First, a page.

The truth is Cousin Bubba doesn’t really know a lot about insurance or even law for that matter. He is well versed in the 2nd Amendment and will “tell you right flat out the right to bear arms has nothing to do with the First Lady’s sleeveless dresses.” Bubba doesn’t need to tell you he’s a card carrying NRA member; he proudly displays the bumper sticker on his pickup truck.

Times are tough for guys like Bubba right now with the economy slowing down. Not long ago, Bubba needed a little extra money for new tires on his truck. He went to work for his brother-in-law, Buddy. Now Buddy is a General Contractor and works all of Seminole County from one side to the other. Buddy had contracted to build a barn (storage shed for you city folks) and needed Bubba to help cut some of the rafters. bubba sawBubba, who has used a skill saw ever since he could look a coon hound in the eye, began cutting the boards by laying one end across his leg and the other end on the tailgate of Buddy’s truck. As he was cutting on the line that Buddy had marked, one of those Oklahoma gusts of wind blew through and the end of the board came off the tailgate. The skill saw was placed in a bind and the saw blade came out of the wood. It cut off part of one of Bubba’s fingers.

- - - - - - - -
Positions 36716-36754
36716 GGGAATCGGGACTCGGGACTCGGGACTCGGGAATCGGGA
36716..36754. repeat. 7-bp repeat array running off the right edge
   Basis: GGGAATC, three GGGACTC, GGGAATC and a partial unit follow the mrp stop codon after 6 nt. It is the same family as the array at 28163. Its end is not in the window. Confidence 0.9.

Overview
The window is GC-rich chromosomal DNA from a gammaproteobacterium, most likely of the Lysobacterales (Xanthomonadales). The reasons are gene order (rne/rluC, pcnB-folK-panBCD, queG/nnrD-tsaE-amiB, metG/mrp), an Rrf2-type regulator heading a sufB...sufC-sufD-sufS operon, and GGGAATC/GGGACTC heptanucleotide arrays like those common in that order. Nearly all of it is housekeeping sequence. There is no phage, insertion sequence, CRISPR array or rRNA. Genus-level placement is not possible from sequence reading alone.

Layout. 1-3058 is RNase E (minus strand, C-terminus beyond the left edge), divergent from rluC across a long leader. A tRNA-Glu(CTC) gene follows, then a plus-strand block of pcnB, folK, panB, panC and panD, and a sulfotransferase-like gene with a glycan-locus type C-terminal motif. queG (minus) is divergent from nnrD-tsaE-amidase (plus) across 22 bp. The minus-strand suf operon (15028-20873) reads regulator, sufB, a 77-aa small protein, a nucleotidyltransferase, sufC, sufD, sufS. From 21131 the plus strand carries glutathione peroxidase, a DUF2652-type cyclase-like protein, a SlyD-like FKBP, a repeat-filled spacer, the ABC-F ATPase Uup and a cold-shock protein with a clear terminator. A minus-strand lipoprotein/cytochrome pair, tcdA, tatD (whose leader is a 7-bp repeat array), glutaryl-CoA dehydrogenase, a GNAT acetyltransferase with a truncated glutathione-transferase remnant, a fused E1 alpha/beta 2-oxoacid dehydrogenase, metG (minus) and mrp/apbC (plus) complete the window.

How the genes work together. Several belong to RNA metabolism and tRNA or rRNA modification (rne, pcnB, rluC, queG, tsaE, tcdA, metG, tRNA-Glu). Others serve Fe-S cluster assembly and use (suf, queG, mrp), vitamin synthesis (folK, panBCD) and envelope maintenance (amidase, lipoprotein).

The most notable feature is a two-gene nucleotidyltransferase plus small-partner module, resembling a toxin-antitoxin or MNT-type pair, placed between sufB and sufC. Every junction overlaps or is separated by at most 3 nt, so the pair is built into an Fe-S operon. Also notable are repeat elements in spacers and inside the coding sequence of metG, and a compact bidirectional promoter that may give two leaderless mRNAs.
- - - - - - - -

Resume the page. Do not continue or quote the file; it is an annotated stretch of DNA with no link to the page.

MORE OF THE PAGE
Bubba knew when he went to work for Buddy that there wasn’t any workers’ compensation coverage through Buddy’s company. Although the company has been growing and expanding for years (sometimes as many as four in the crew if you count Buddy’s 7 year old), he has never been able to afford workers’ comp insurance. But, Bubba knew Old Man Jones, who was having the barn built, had insurance on his house. So Bubba simply filed a “workers’ comp” claim against Old Man Jones’ homeowners’ policy to recover for his injuries and his time off work.

I was talking to Bubba about all that had happened and he told me that the homeowners insurance company hired some slick, smooth-talking lawyer who got his case dismissed. canstockphoto18593860He couldn’t remember the lawyer’s name, but still had a copy of the motion that he filed. There is an exclusion in 85 O.S. § 11 (3) which states that where work is performed on a single family residence, dwelling, or premises occupied by the owner … such owner . . . shall not be liable for compensation under the workers’ compensation act.  Bubba didn’t get his claim paid by the homeowners’ policy.  He couldn’t buy his new tires because Buddy wouldn’t pay him “cause he ruint a perfectly good piece of lumber!”